Scroll through the photos to see 24 images from the Mass.
It is worth noting that none of St. Joseph’s words are recorded in Sacred Scripture — only his decisive and obedient actions.
“This makes St. Joseph a good model for all of us,” Bishop W. Shawn McKnight told a very small congregation in the Cathedral of St. Joseph, along with all who would tune in online, during a March 19 Mass for the Solemnity of St. Joseph, Husband of Mary.
“Sometimes, perhaps, we rely too much on words and not enough on action,” the bishop stated in his homily. “We are called to fulfill our vocations and to place the needs of others before even our personal fears and apprehensions: to be a people of action.”
It was the first Solemn Mass in the cathedral since all public Masses in the Jefferson City diocese were suspended, in order to slow the spread of the coronavirus (COVID-19).
“In the context of the COVID-19 pandemic, we might be full of fear,” said Bishop McKnight, his words resonating in the nearly empty cathedral. “We hear every day about how infectious this virus is, and how serious and deadly it can be, especially for those who are over 60 years of age.
“But, my dear people, during this time in which we are experiencing something as close to a plague as we may ever encounter in our lives,” he said, “the Church is called to fulfill her vocation: to be present to those who are in need, the sick, the lonely, the poor and the forgotten!”
He acknowledged that the Church must exercise great prudence in carrying that mission out, in order to keep the virus from spreading more quickly than there are healthcare resources available to handle it.
“Nonetheless, the Church, in her maternal extinct, will not fail to care for those in need,” he insisted. “And in so doing, we fulfill our mission to be light in the darkness.”
He explained that the ancient practice of having patron saints makes a connection between the community of faith and the saint entrusted with that community’s patronage: “We seek their protection as we contemplate their particular virtues or role in salvation history.”
The bishop pointed out that upon appearing to St. Joseph in a dream, the angel told Joseph not to be afraid of his calling in life and all that it would entail.
“The angel seeks to ease not fear of himself, but of Joseph’s own appointed task as son of David, spouse of the Virgin, and foster father to Jesus,” the bishop stated, referring to the Gospel reading from Matthew, Chapter 1. “The angel was not saying, ‘Do not be afraid of me,’ but ‘Do not be afraid of your calling’ — or more precisely, ‘Do not be afraid to take Mary, your wife, into your home.’”
Joseph knew well of the messianic sign prophesied by Isaiah: “Behold, the virgin shall be with child and bear a son, and they shall name Him Emmanuel,” (Isaiah 7:14).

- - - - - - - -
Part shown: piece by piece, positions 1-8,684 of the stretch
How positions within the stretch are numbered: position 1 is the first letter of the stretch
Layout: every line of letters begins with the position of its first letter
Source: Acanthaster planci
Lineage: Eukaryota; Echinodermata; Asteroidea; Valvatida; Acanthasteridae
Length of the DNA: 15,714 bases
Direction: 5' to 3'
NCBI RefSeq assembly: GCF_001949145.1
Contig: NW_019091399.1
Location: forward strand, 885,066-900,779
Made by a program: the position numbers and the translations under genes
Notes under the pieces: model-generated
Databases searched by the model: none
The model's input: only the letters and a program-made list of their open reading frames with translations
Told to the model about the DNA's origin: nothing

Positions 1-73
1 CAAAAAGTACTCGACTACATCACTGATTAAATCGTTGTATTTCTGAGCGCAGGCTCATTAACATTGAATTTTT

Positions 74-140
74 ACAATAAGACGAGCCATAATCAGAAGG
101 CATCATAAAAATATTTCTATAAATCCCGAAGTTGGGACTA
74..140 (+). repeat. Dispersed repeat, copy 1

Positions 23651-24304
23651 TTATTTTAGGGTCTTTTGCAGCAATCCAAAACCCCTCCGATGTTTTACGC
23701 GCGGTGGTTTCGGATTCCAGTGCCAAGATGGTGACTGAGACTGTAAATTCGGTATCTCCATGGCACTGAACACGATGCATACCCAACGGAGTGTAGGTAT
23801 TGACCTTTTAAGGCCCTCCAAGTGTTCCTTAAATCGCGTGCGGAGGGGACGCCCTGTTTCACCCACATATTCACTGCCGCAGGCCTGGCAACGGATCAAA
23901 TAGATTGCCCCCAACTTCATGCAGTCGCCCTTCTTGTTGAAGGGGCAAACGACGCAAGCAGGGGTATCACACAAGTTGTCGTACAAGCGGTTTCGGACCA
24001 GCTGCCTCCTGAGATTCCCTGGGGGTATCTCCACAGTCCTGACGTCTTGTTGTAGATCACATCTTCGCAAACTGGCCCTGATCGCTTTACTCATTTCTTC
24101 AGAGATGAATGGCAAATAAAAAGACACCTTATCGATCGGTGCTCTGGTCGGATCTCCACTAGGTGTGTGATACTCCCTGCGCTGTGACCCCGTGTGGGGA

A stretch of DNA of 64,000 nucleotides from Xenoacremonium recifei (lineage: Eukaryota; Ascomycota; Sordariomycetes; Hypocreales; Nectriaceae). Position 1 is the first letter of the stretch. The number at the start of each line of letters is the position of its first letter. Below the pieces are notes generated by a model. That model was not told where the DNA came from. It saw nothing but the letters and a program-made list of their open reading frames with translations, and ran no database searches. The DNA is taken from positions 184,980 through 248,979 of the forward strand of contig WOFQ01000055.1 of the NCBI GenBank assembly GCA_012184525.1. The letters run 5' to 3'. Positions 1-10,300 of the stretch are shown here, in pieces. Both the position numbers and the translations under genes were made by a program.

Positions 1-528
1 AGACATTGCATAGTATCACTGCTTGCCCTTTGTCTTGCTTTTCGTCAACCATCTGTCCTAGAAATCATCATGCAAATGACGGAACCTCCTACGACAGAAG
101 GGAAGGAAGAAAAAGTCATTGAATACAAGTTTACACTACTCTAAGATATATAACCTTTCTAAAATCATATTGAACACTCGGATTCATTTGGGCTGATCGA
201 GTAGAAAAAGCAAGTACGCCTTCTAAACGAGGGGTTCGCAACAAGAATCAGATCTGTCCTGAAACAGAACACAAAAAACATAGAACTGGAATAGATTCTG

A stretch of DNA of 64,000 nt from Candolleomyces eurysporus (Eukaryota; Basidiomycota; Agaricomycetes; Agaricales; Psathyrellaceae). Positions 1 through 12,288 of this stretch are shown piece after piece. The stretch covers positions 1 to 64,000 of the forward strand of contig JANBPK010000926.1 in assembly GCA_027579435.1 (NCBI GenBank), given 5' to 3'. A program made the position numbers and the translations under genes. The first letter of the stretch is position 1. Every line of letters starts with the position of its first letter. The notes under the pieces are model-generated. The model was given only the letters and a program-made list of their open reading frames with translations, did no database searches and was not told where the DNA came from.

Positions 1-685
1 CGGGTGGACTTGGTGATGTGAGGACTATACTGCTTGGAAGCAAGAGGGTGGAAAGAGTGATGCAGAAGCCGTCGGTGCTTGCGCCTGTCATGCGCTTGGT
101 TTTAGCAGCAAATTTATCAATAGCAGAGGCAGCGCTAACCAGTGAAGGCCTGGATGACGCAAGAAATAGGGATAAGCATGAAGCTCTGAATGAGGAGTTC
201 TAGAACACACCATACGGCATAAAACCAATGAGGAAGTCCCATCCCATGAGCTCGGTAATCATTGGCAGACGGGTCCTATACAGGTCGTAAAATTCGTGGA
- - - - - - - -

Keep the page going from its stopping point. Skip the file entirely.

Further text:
“And when he saw Mary as both virgin and mother, Joseph trembled at the thought of being such an immediate recipient of the fulfillment of that prophecy,” said Bishop McKnight.
Joseph was aware of his own unworthiness for this great vocation of being the foster father of the Lord and Messiah.
“Like Isaiah before him and Peter after him, Joseph sought to excuse himself from the scene,” Bishop McKnight noted. “But the angel arrived to prevent him from allowing that laudable reverence to keep him from his appointed task: ‘Do not be afraid — do not allow your holy fear to keep you from your vocation.’”
Joseph immediately did as the angel commanded, taking Mary, his wife, into his home.
Joining Bishop McKnight at the altar were Bishop Emeritus John R. Gaydos; Father Louis M. Nelen, pastor of Cathedral of St. Joseph parish; and Monsignor Donald W. Lammers PA, a retired priest of the diocese.
Deacon John Schwartze assisted them.
Seminarian Ryan Bax functioned as the altar server. Shane Kliethermes, a member of Immaculate Conception parish in Jefferson City who is a student at Benedictine College in Atchison, Kansas, proclaimed the readings.
Bishop McKnight noted that making a Spiritual Communion — also known as a Communion of Desire — is an important facet of the life of the Church.
“Sometimes, we can’t always be in church, yet we can always be spiritually connected with one another in Christ,” he said.
At the Offertory, organist Tom Halpin played a quiet variation on the ancient Gregorian chant, “Ubi Caritas.” The words, in Latin, mean, “Where charity and love are true, God is present.”
Bishop McKnight asked everyone to beseech God for protection for all who are suffering at this time of pandemic, including healthcare workers, first responders and especially all who are lonely, poor and most in need.
He then asked everyone to join him praying the diocese’s Prayer to the Immaculate Heart of Mary for Protection from the Coronavirus:
O Immaculate Heart of Mary, we entrust ourselves to you, Health of the Sick. At the foot of the Cross, you participated in Jesus’ pain, with steadfast faith.
Patroness of the Diocese of Jefferson City, you know what we need. We are certain of the power of your intercession, so that, as you did at Cana of Galilee, joy and feasting might return after this moment of trial.
Help us, Mother of Divine Love, to conform ourselves to the Father’s will and to do what Jesus tells us: He who taught us to “love one another, as I have loved you” took our sufferings upon Himself and bore our sorrows to bring us, through the Cross, to the joy of the Resurrection.
Bring under your mantel of protection all who provide care for the sick and minister to their needs, as your Son implores us to do for one another.
V. We seek refuge under your protection, O Holy Mother of God.
R. Do not despise our pleas and deliver us from every danger, O glorious and blessed Virgin. Amen.